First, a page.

Hands-On Review: Swiftpoint GT Gesture Mouse
When it comes to travel-ready peripherals, it's no secret that some trade-offs are necessary in order to balance functionality with portability. The Swiftpoint GT Gesture Mouse aims to be the exception to that rule, and the KickStarter-funded travel mouse packs a variety of technologies into a clever design that's meant to give users a full range of capabilities in a tiny, ergonomic package.
The team behind the Swiftpoint GT set a lofty goal for the diminutive travel mouse: make a pointing peripheral that can handle Windows 8, Windows 10, Mac OS X, Android, and just about any other operating system with a mouse interface. Swiftpoint manages to hit all of those points, and it interfaces quite well across those platforms.
Setting up the GT Gesture Mouse with your device of choice is a breeze. If your computer, tablet, or hybrid has a USB port, it's as simple as plugging in the mouse's included Bluetooth dongle, which also doubles as a charging port. After attaching the mouse to the charger for a short time—a few minutes juices up the GT Gesture Mouse enough for several hours of use—simply turn on the device, and it pairs automatically. The average user can simply begin using the mouse like any other pointing device, though there is also the option to further configure its operation. Depending on how well one wants mouse movements to track to on-screen movements, it may be a good idea to explore these configuration options.
If you're using the GT Gesture Mouse on a device with no USB inputs, setup is still pretty easy. In that case, users need only turn the mouse off and then on again while holding one of the mouse buttons. This activates the device's Bluetooth pairing mode, and it should then show up as available in the connection options for any Bluetooth 4.0-compatible computer or tablet.
"... 'parking spot' for the device adheres to desks and other surfaces and it, too, has a built-in magnet that should keep the mouse secure in one place for easy access."
Just how does it work once it's paired? The Swiftpoint team appears to have crossed all T's and dotted all I's with regard to the travel mouse's functionality. The device performs admirably in typical mouse tasks, though a mousepad is pretty much a necessity. Swiftpoint is designed to work on any surface—and it does, for the most part. In order to protect its underside and avoid any annoying noises from movement of the mouse, it's a good idea to set something between the Swiftpoint and your desk. Fortunately, the device comes with a business-card-sized pad that adheres to a notebook's palm rest. That should be enough for most on-the-go mousing, but a larger pad might be necessary if you're planning to use Swiftpoint regularly as an interface device at home or in the office.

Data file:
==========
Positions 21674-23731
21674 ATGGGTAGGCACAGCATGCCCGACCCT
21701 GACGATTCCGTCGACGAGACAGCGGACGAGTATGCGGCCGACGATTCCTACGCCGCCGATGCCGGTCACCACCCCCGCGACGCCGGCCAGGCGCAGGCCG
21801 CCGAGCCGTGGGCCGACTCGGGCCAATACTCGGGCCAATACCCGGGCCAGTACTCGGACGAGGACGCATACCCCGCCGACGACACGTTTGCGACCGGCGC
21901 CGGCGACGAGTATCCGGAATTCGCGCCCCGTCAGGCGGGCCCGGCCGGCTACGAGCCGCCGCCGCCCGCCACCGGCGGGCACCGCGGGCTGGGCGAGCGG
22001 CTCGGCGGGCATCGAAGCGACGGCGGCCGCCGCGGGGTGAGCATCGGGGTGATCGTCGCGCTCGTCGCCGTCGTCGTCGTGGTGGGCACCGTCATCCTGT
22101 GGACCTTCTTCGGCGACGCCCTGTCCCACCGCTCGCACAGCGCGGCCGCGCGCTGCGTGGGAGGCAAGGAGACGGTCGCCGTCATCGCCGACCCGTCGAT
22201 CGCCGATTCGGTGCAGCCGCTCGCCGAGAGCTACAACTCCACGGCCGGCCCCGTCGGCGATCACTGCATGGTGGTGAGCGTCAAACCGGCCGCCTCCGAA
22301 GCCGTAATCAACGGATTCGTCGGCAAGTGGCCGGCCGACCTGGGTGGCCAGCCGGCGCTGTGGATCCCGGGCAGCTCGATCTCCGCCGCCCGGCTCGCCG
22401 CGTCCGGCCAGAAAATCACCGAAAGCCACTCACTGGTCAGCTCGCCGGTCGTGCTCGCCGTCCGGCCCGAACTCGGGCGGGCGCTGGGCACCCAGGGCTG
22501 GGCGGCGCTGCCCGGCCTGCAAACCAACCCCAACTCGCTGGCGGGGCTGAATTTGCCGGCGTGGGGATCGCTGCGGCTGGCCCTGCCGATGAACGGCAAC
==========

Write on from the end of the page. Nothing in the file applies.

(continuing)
One of the areas where the Swiftpoint GT Gesture Mouse really tries to shine is in interfacing with Windows 8. The mouse's creators paid special attention to ensure that Swiftpoint was able to duplicate the numerous touchscreen gestures that typify the modern Windows experience. In practice, Swiftpoint does manage to hit all of Windows' touch-driven interface options, thanks to the GT Gesture Mouse's novel design—users will need a short period of adjustment to get their fingers used to the mild contortions necessary to trigger such actions.
Speaking of that design, it does, as aforesaid, take a bit of getting used to. Larger-handed users, in particular, will feel a bit of finger confusion in using Swiftpoint for the first time, but this passes quickly. After a short adjustment period, the device's pen-like ergonomic design becomes quite familiar, and the placement of its mouse buttons, scroll wheel, and stylus all start to make a lot of sense.
Only time can tell if the ergonomics of the Swiftpoint GT Gesture Mouse are going to be satisfactory to any particular user, but one thing that's undeniable is the overall quality of the device's build. While it feels almost weightless, the mouse could never be mistaken for a cheap device. Its quirky curves are constructed from a dense and strong plastic, giving the mouse a solid feel in the hand. The buttons click and rebound with a satisfying amount of travel, and the scroll wheel is reassuringly sturdy.
The Gesture Mouse's accessories, as well, exude an air of reliability, due in no small part to the design team's reliance upon magnets. The mouse itself secures to its charging station via strong magnets, and the palm rest sticker also contains magnets to keep it from sliding about. An additional "parking spot" for the device adheres to desks and other surfaces and it, too, has a built-in magnet that should keep the mouse secure in one place for easy access.
The clever, compact design aesthetic of the travel mouse itself carries on through to the device's packaging, as well. Everything included in the Swiftpoint GT Gesture Mouse package comes in a self-contained box that unfolds to reveal the mouse, its accessories, and instructional material, all tucked away and secured with magnets. The overall impression is one of a compact, clever sort of build quality and design, and that impression echoes throughout just about every other aspect of using the diminutive mouse.